Lately, I've been taking my cue on the economy from a man named Peter Schiff. Specifically when he talks about the negative impact the $700-billion bailout will have on our economy -- creating rampant inflation and lengthening the impact of the deep recession which is inevitable -- I listen.
Schiff is a securities broker, so why would I listen to him? You'd think he'd say whatever would benefit the industry, right? So why would he oppose the bailout plan?
The only reason I could think of is because he thinks it will be bad for the nation. He should know. In November of 2006 -- almost two years ago -- Peter Schiff told the Western Regional mortgage Bankers Association that, in a couple of years, they would be facing the exact economic environment they are facing now.
He was probably not a very popular speaker that day, telling a group of over 1,000 mortgage brokers that they were about to be out of jobs. Of course, no one believed him then, with the real estate market booming and the brokers getting wealthy selling Alt-A and subprime loans hand over fist. It didn't matter whether or not home buyers who qualified for their loans based on their word about the income they claimed they were making could actually afford the home. After all, homes would forever more appreciate endlessly, right?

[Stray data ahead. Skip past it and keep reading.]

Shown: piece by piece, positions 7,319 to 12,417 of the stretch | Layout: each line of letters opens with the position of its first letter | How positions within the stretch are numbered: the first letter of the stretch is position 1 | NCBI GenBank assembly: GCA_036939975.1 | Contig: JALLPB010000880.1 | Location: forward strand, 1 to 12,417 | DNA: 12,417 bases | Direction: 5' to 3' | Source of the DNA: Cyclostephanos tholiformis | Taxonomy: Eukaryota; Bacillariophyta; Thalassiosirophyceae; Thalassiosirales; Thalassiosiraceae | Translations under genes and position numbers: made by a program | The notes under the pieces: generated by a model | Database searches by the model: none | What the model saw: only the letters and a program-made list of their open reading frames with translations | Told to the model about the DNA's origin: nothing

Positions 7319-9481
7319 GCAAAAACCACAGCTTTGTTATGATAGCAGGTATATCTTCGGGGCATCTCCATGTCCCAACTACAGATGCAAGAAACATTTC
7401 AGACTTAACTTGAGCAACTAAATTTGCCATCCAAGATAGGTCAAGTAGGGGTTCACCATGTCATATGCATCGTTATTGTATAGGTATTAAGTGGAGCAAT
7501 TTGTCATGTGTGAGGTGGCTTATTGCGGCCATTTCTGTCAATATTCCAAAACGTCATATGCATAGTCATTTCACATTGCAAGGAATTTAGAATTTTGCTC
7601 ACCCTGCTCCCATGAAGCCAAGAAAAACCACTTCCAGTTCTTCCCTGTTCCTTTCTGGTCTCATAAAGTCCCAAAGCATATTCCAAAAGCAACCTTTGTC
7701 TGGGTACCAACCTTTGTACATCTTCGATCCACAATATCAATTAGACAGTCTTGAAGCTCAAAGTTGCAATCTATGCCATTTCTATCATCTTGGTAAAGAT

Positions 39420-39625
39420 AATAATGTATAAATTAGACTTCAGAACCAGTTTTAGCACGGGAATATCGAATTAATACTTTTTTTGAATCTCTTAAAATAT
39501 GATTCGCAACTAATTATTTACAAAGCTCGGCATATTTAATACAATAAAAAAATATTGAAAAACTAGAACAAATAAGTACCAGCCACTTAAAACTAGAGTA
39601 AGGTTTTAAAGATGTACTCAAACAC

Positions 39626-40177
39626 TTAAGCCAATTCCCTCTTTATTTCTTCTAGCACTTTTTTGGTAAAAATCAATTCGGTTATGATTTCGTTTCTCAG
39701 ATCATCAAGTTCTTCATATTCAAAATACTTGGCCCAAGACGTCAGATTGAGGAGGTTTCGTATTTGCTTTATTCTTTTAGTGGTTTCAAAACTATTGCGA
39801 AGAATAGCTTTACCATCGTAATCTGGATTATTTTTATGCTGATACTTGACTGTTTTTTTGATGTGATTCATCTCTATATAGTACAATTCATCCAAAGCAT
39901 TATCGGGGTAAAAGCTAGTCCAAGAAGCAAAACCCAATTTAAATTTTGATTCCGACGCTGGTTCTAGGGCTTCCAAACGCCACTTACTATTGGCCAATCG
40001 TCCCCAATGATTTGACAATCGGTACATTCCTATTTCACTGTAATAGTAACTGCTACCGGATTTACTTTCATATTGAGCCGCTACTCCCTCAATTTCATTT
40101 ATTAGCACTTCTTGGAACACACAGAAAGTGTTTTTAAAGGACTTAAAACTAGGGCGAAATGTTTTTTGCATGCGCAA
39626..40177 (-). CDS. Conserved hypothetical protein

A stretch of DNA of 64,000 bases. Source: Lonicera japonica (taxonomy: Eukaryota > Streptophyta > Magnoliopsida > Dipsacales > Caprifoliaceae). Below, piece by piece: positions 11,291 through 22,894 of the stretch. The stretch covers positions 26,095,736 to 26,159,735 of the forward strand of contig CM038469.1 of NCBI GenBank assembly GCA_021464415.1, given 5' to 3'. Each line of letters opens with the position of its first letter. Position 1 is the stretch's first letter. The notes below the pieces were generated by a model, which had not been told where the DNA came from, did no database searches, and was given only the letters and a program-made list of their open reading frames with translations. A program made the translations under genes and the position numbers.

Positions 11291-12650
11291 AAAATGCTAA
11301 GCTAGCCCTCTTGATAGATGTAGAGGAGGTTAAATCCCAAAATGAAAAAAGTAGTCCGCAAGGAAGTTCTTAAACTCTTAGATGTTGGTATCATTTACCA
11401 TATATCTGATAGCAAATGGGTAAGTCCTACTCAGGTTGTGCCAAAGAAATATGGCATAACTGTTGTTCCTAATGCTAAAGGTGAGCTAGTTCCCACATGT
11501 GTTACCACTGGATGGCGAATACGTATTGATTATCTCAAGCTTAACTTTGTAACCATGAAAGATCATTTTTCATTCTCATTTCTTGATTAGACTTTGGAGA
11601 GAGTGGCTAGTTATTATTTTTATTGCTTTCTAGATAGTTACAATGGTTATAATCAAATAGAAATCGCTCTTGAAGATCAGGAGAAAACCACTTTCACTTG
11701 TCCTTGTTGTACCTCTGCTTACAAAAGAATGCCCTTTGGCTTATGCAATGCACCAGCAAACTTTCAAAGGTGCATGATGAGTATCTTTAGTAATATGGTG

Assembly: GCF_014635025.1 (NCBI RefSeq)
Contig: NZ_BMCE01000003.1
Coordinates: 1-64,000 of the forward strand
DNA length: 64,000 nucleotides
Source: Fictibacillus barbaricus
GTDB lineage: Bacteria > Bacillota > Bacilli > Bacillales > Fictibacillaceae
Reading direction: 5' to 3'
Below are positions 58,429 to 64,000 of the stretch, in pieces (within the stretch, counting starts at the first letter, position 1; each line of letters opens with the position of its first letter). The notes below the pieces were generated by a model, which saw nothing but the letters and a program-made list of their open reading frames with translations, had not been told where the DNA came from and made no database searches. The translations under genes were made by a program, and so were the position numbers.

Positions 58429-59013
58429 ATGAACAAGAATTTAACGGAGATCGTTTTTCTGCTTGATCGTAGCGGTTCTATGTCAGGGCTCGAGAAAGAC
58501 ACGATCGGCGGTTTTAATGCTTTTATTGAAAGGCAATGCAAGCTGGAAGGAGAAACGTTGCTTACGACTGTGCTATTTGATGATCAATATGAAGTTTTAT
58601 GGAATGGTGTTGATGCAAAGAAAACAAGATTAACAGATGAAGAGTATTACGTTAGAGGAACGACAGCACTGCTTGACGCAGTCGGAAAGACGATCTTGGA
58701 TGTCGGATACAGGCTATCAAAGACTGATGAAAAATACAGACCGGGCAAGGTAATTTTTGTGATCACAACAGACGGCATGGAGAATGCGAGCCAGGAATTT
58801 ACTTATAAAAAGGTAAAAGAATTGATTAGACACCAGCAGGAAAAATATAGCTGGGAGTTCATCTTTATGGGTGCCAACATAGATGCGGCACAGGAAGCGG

To be specific, I'm adopting Peter Schiff as my economic forecaster. If Schiff could make an economic forecast that turned out to be right on target in spite of how unpopular that forecast was, he's the man I'll listen to about what's going to happen next.